For most of the images and objects which are being used in the MESL database, copyright ownership is not an issue, as the art works are older, and the copyright lies in the public domain. However, the museums who own these objects wish to control the use of them, profiting themselves from any reproduction. When the museum makes a reproduction of an art work in their collection they have created a derivative work,3 which they then hold the copyright to. The museum will also quite likely disallow photography within their walls, thus holding the corner on the market for the reproduction and distribution of that image. In a conversation with Susan Kornfield, a prominent copyright lawyer, she expressed to me her opinion that this interpretation of the term derivative work is a misreading of the law. In order for the slide to be a derivative work, some additional authorship would have to be added to the image. With consideration to MESL and any similar project, this becomes a moot point. The museum must be confident in the belief that it is the owner of the intellectual property, and as such, is able to take steps to protect the right to benefit from it's use. The museum would not risk making the image available to the public in a situation where it could not exert complete control if there was any risk of loosing potential profits.

The whole issue of copyright becomes both more difficult, but more clear cut in the case of contemporary art. Occasionally when works of art are bought by museums, contracts are also drawn up for the transfer of rights to reproduce, distribute, and display. Awareness of the importance of such understandings is becoming more common among artists as court cases such as Richard Serra's Tilted Arc case4 and Donald Judd's against the Whitney Museum of American Art5 are publicized. The Visual Arts Act6 of 1990 has also served to bring artists up to speed in protecting their rights. However, occasionally, as with a young or unknown writer, an artist will sign away his or her copyrights to make the sale or gain exposure. In these cases, the museum's position is clear as to their ownership of copyright.

There are essentially only two possibilities open to the museum when dealing with an image for which it clearly does not own the copyright. The first is an obvious solution, but not always the best in light of the educational purpose of the project; to not include the piece in question in the database. However, the selection process involved not only the museums but the universities as well. At the February 7-9, 1995 meeting of MESL participants, it was agreed that in addition to lists of available works from the museums, selection would be based on requests for specific works from the universities.7 The second option then, was for the museums to clear reproduction and distribution with the artist. In many cases this was not possible, but the Eastman House was willing to explore the option in order to make contemporary photography available and the National Gallery of Art has already cleared some works of art for use.8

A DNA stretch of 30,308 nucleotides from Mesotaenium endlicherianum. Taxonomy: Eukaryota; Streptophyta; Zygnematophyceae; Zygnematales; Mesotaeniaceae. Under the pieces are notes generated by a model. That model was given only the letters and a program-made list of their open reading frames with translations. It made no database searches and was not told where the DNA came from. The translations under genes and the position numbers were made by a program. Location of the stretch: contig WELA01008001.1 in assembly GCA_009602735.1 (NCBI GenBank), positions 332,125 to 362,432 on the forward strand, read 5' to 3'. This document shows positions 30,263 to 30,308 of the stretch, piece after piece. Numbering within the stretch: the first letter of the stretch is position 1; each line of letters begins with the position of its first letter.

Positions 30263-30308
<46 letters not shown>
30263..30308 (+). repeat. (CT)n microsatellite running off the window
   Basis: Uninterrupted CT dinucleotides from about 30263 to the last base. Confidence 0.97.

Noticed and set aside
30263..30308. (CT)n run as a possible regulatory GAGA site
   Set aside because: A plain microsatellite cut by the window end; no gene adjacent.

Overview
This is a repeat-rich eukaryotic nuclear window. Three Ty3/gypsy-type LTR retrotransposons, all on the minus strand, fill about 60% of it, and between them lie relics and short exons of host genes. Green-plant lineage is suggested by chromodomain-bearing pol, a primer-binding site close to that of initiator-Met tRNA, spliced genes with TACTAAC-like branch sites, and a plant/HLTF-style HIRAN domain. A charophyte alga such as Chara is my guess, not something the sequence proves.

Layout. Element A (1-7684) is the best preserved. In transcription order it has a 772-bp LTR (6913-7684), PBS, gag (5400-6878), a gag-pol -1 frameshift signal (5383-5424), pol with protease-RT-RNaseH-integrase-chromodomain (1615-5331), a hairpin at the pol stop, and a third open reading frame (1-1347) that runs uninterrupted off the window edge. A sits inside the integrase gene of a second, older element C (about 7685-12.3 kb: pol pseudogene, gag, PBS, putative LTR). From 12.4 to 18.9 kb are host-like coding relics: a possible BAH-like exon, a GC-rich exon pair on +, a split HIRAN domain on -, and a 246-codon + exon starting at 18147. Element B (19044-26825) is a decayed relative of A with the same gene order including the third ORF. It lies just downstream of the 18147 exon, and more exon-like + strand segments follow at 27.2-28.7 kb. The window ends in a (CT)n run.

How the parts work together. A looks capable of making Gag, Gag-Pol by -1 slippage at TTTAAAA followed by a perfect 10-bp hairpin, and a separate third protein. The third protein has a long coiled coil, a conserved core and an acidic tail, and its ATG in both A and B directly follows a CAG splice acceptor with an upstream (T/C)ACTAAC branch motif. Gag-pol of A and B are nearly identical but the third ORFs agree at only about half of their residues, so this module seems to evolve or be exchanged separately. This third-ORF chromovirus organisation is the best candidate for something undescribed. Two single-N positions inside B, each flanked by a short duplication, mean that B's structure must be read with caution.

Assuming that the museum is the copyright holder, and is free to utilize the image in the MESL database, what are the issues of copyright that must be addressed? In making the images available to a large, albeit, limited user group, there are many potential infringements which must be guarded against. In the Museum Educational Site Licensing Project Cooperative Agreement, certain responsibilities are outlined that give some framework to what is and is not possible:

Each institution agrees to hold the other participating institutions harmless from claims or liability arising from the use of images and information in the project. Contributing institutions agree that during the project the images and accompanying information may be used at other participating institutions for educational purposes, including faculty research, teaching, or student projects. All participating institutions agree that neither the images nor accompanying information will be used for non-educational or commercial purposes, or redistributed for any purpose beyond the participating institutions without the prior written permission of the contributing institution. Before making any further distribution beyond the participating institutions, or engaging in any non-educational or commercial use of the materials, users must seek and obtain the written permission of the contributing institution.